Nutrition Requirements for Older Adults
Healthy eating is important for our overall health and wellness at any age. Well-balanced diets include fruits, vegetables, whole grains, lean protein and low-fat dairy. By eating a well-balanced diet, you’re able to give your body the sustenance it needs to live and thrive.
As we age, though, our bodies change and have different needs. While our calorie needs may decrease, we still need vitamins and minerals. Several nutrients become especially important for us to feel our best and encourage wellness. Here are the top nutrients to look out for and how you can include them in your diet.
What Nutrients Should be Increased as We Age?
- Calcium: Calcium helps your body function in many ways, but perhaps the most important role it has is in building and maintaining strong bones. And, since our bone loss naturally increases with age, it’s essential to ensure proper calcium intake to decrease the risk of brittle bones and fractures. While low-fat dairy like milk and cheese is the most obvious supplier of calcium, you can also find this nutrient in foods like fortified cereals and dark green leafy vegetables.
- Vitamin B12: B12 is important for maintaining healthy nerve function, creating red blood cells and generating DNA. This vitamin is especially challenging for older adults to maintain, since it is more difficult to absorb through food with age. Foods rich in vitamin B12 include lean meat, fish and eggs.
- Potassium: This mineral is vital for cell function and helps to reduce high blood pressure and the risk of kidney stones. Fruits, vegetables, beans and low-fat dairy products are good sources of potassium.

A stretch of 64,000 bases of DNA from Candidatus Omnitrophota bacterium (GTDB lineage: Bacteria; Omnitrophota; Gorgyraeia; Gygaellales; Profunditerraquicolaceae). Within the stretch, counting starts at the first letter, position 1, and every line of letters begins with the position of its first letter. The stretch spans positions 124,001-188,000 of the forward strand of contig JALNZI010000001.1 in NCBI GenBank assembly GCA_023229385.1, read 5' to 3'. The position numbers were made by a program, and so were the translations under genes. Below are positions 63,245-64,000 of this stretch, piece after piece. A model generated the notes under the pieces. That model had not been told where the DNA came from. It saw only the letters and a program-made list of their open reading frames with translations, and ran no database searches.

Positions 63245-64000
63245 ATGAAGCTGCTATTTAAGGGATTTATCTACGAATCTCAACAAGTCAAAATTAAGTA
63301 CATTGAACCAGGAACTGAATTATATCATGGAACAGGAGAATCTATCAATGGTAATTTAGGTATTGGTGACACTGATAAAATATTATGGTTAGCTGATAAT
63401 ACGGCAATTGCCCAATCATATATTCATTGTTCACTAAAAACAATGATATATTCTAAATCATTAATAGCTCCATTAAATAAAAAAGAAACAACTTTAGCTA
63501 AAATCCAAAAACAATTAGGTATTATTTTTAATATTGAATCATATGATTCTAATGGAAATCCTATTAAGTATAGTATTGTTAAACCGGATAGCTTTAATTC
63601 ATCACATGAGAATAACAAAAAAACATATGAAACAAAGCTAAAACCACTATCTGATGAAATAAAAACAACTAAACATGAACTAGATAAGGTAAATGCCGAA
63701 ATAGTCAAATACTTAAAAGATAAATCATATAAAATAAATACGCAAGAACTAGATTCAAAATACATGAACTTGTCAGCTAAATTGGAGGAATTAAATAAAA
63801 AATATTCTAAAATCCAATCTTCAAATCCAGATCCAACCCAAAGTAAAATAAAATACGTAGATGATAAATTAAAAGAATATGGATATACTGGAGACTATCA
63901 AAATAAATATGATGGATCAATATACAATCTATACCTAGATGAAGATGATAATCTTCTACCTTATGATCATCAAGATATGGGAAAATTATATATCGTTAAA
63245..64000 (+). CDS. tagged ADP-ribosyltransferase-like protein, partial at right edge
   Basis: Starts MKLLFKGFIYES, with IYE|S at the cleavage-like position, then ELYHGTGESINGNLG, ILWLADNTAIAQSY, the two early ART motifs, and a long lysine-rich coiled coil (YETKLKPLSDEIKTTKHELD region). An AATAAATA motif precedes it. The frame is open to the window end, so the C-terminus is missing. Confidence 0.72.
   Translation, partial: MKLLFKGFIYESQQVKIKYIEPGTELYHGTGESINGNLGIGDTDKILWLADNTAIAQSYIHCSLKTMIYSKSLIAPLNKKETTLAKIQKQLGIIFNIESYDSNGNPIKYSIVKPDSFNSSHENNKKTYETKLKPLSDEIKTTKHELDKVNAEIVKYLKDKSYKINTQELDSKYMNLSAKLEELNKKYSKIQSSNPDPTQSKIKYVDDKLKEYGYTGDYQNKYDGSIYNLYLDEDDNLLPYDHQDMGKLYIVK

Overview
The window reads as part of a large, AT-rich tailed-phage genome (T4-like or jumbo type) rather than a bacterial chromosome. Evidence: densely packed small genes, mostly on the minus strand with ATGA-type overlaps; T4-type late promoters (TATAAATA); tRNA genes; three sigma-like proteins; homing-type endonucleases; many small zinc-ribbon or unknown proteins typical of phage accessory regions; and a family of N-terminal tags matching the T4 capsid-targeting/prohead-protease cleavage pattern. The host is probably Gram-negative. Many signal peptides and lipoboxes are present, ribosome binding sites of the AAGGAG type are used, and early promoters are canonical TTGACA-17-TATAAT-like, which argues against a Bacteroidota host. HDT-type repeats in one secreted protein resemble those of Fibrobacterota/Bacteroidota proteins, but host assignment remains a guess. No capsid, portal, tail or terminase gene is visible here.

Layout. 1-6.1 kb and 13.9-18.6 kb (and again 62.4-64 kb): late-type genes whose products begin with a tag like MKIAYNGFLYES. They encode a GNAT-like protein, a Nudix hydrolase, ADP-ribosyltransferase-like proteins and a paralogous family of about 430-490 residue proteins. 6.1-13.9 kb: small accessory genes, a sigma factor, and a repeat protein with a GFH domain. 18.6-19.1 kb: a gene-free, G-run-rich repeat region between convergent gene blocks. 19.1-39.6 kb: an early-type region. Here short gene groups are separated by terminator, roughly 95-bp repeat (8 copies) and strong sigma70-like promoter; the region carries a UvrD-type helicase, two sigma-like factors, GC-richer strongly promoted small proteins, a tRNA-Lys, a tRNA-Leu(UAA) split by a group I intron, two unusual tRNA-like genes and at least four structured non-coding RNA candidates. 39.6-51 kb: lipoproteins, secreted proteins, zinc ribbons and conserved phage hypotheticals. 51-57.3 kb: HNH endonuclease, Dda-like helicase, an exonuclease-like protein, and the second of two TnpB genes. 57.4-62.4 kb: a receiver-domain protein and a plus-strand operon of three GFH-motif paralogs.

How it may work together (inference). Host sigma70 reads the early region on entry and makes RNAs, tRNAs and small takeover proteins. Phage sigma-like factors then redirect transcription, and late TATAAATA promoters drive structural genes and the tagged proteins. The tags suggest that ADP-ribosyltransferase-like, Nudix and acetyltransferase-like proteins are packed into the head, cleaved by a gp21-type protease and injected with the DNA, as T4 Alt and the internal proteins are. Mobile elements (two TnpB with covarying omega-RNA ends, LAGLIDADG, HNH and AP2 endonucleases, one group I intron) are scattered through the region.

- Magnesium: Did you know that magnesium plays a crucial role in around 300 different physiological processes? Some functions include maintaining your immune system, heart heath and bone health. Unfortunately, the absorption of magnesium decreases with age, and some medications may reduce magnesium absorption. Magnesium rich foods include almonds, spinach, avocados and bananas.
- Dietary Fiber: Dietary fiber helps to lower your risk for heart disease and Type 2 diabetes and helps your digestive system function. Foods rich in fiber include fruits, vegetables, whole grains, nuts and beans. As an added bonus, foods rich in dietary fiber also help protect against heart disease.
Springpoint Offers Meals that Help Older Adults Achieve Nutrition Requirements
The dining teams at Springpoint Life Plan communities aim to offer nutrition and taste in every meal they serve. Our dining options are those that you would expect to find in a fine dining restaurant, with a variety of choices on the daily menu featuring fresh and seasonal ingredients. The focus on nutrition and quality truly make our food stand apart.